Nicholas Rush Smith (firstname.lastname@example.org) is Assistant Professor of Political Science at the City University of New York–City College. Thanks are due to Rita Abrahamsen, Nic Cheeseman, Lindsay Whitfield and two anonymous reviewers for helpful suggestions on improving the article. Thanks are also due to R.B. Bernstein, John Comaroff, Adam Dean, Yanilda Gonzalez, Sheena Greitens, Anne Holthoefer, Emma Stone Mackinnon, Lauren McCarthy, Jonathan Obert, Suzanne Scoggins, Dan Slater, Lisa Wedeen, Steven Wilkinson, Manuel Viedma, and Deborah Yashar for equally useful comments on much earlier iterations of the paper. Mxolisi Motsepe provided fantastic research assistance and translation work. Previous versions were presented at the University of Chicago, Northwestern University, and the annual meetings of the African Studies Association and the American Political Science Association. The Social Science Research Council funded the fieldwork upon which this article is based through its International Dissertation Research Fellowship programme.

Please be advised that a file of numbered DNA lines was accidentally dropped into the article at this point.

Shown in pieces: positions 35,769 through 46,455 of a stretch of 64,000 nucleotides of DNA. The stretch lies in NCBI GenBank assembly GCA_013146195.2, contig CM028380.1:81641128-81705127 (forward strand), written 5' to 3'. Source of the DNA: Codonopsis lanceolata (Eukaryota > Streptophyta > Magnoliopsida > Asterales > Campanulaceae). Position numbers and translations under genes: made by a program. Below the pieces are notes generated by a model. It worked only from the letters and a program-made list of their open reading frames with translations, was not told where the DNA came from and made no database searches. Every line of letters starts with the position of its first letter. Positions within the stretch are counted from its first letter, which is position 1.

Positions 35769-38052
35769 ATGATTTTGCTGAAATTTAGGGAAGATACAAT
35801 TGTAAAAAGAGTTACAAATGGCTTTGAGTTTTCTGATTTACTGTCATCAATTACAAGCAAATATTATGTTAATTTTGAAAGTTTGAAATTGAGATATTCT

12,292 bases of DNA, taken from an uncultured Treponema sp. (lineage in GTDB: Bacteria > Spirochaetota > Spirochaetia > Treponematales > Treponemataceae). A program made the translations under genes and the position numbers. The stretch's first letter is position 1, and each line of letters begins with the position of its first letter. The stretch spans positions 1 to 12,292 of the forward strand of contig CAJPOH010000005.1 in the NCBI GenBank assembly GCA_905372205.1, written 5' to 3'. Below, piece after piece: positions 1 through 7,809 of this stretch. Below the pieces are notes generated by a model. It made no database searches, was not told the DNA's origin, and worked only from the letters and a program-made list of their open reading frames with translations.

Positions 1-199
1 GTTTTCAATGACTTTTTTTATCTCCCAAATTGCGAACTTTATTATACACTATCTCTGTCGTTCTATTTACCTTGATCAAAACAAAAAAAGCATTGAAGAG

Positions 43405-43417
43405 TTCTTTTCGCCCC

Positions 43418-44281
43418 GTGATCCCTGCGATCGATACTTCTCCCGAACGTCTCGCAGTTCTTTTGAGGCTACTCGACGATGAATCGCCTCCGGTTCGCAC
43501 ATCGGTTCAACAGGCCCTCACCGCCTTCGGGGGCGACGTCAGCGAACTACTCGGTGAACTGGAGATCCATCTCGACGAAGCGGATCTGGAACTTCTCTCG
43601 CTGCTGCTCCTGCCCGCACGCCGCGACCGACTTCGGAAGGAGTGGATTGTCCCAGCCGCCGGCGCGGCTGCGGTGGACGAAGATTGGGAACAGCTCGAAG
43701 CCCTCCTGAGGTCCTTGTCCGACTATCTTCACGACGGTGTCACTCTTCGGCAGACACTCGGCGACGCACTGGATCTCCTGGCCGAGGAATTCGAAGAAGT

Academic and policy interest in the emergence, development, and efficacy of rights has increased substantially over the last twenty years. One particular effect that scholars have recently identified is the connection between the spread of rights across the globe and large-scale reductions in violence. While the expansion of rights may enable reductions in violence, the evidence in this article suggests the opposite may also be true. Drawing on ethnographic research on vigilantism in South Africa, a country deeply invested in the twentieth century rights revolution, the article shows how vigilantes have used the state's expanding rights regime to justify violence. Specifically, it examines the growth and spread of what was at one time South Africa's largest vigilante group, Mapogo a Mathamaga. Mapogo first emerged shortly after the country's transition to democracy and rapidly grew as its leadership preached a gospel that rejected rights, claiming that rights enabled crime and allowed immorality to proliferate. By assaulting suspected criminals, Mapogo's members claim that they are correcting the criminal, the post-apartheid state, and the flawed rights regime on which it is based, an outcome which the existing literature on rights and violence has difficulty explaining.